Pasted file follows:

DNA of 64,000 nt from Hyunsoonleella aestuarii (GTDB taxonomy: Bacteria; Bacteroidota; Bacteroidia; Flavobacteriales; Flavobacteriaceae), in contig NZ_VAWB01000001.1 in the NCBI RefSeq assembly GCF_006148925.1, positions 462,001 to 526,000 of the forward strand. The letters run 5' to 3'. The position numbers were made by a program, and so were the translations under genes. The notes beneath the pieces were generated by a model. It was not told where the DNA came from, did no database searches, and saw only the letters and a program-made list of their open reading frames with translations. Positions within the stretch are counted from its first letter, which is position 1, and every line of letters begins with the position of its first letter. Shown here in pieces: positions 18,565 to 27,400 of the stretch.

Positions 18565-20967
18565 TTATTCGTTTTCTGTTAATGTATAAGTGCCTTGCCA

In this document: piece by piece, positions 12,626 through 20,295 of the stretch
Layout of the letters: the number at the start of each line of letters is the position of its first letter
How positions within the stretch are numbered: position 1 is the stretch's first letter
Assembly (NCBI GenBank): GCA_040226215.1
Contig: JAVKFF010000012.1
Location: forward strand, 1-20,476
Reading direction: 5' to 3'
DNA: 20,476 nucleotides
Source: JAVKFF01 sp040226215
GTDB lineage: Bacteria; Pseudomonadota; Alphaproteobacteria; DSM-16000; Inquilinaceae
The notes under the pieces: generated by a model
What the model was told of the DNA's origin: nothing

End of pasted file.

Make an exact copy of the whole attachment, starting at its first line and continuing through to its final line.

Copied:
DNA of 64,000 nt from Hyunsoonleella aestuarii (GTDB taxonomy: Bacteria; Bacteroidota; Bacteroidia; Flavobacteriales; Flavobacteriaceae), in contig NZ_VAWB01000001.1 in the NCBI RefSeq assembly GCF_006148925.1, positions 462,001 to 526,000 of the forward strand. The letters run 5' to 3'. The position numbers were made by a program, and so were the translations under genes. The notes beneath the pieces were generated by a model. It was not told where the DNA came from, did no database searches, and saw only the letters and a program-made list of their open reading frames with translations. Positions within the stretch are counted from its first letter, which is position 1, and every line of letters begins with the position of its first letter. Shown here in pieces: positions 18,565 to 27,400 of the stretch.

Positions 18565-20967
18565 TTATTCGTTTTCTGTTAATGTATAAGTGCCTTGCCA

In this document: piece by piece, positions 12,626 through 20,295 of the stretch
Layout of the letters: the number at the start of each line of letters is the position of its first letter
How positions within the stretch are numbered: position 1 is the stretch's first letter
Assembly (NCBI GenBank): GCA_040226215.1
Contig: JAVKFF010000012.1
Location: forward strand, 1-20,476
Reading direction: 5' to 3'
DNA: 20,476 nucleotides
Source: JAVKFF01 sp040226215
GTDB lineage: Bacteria; Pseudomonadota; Alphaproteobacteria; DSM-16000; Inquilinaceae
The notes under the pieces: generated by a model
What the model was told of the DNA's origin: nothing